As housing costs rise, many people are falling behind on other bills

Personal Finance

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Financial stress visits renters more than homeowners.

That’s the main takeaway from a new report by the Urban Institute, a nonpartisan think tank in Washington.

Rental costs are rising much faster than renters’ salaries. Between 1960 and 2016, the median income for a renter grew by just 5 percent. During the same period, the median rent ballooned by more than 60 percent, according to The Joint Center for Housing Studies of Harvard University. (Both figures account for inflation.)

To be sure, buying a house has also become harder for many Americans — to do so now costs four times the median household income. The homeownership rate fell to 63 percent in 2016 – the lowest rate in half a century.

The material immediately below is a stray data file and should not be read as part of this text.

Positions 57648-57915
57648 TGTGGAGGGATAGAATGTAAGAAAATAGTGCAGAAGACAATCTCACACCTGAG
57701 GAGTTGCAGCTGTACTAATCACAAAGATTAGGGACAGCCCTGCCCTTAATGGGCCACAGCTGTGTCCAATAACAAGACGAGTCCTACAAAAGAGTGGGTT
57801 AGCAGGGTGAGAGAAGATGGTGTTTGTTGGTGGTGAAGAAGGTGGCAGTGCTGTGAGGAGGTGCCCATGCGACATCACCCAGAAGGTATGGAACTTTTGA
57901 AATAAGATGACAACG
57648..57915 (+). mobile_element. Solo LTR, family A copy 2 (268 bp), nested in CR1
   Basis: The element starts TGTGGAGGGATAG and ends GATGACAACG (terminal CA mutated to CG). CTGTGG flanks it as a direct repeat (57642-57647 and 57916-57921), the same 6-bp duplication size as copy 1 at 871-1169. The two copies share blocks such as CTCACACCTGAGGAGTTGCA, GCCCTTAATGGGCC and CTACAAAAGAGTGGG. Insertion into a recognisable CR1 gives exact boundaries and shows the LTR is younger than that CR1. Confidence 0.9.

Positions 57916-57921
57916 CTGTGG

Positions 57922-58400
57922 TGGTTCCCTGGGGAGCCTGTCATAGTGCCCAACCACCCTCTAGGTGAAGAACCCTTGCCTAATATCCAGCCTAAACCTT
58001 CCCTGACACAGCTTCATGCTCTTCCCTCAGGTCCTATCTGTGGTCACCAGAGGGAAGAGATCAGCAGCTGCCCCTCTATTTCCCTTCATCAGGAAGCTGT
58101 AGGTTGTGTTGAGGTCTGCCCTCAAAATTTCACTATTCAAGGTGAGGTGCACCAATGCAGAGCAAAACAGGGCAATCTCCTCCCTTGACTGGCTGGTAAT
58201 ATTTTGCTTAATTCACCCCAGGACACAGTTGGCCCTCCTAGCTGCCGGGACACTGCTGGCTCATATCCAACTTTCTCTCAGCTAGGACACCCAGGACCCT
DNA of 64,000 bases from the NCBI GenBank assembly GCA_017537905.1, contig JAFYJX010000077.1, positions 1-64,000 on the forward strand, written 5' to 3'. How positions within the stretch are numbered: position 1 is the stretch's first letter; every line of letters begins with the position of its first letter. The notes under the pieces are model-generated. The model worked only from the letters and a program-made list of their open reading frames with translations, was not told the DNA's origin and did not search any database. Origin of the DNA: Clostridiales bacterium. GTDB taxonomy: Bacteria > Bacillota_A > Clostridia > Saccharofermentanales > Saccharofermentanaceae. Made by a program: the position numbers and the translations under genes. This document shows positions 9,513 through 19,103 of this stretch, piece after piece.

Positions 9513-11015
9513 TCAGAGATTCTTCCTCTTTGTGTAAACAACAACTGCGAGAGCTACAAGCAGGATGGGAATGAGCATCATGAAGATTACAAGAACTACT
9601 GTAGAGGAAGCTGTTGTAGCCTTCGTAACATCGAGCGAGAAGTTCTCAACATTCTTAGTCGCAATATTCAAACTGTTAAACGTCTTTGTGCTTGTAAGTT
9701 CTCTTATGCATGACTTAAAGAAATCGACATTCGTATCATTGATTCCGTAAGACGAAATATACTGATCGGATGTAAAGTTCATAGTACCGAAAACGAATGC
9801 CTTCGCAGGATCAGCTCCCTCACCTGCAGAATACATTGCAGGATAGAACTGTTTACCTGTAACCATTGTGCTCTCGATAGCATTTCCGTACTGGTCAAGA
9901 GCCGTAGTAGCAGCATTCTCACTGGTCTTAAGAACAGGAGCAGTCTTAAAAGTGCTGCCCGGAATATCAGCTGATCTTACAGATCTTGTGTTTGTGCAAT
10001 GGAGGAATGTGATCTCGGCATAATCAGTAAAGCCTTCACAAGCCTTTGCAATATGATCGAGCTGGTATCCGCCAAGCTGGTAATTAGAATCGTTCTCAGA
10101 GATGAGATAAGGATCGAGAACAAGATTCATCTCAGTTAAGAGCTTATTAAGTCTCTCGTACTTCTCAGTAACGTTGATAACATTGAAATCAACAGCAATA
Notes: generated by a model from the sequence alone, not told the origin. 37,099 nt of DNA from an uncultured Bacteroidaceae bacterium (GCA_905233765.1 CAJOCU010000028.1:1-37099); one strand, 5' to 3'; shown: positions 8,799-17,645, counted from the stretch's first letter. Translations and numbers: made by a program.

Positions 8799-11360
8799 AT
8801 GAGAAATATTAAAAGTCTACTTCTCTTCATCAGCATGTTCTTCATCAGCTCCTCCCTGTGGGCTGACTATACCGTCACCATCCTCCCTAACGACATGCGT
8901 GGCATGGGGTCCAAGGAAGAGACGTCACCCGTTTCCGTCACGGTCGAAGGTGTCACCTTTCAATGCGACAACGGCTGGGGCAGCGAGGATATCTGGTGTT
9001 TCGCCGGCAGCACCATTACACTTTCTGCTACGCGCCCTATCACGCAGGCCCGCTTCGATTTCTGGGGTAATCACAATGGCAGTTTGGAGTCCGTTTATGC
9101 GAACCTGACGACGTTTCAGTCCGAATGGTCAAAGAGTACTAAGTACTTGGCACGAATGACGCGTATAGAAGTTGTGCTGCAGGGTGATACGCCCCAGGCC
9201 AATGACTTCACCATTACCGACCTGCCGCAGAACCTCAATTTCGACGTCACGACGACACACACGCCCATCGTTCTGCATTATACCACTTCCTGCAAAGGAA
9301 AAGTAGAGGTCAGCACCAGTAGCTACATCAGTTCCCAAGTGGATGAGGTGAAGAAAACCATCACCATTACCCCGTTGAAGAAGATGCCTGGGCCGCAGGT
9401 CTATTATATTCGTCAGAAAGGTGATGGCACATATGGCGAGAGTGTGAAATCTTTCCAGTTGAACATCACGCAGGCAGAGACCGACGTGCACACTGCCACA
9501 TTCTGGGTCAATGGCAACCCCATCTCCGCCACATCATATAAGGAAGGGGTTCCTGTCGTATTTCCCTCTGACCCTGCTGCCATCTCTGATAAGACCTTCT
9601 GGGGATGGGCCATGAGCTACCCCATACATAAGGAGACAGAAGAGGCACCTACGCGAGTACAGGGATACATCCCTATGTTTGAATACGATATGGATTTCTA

“Still, renters seem to be worse off,” said Corianne Scally, a senior research associate at the Urban Institute and a co-author of the study.

The Urban Institute’s findings come out of its 2017 well-being and basic needs survey, which received responses from 7,500 people ages 18 to 64.

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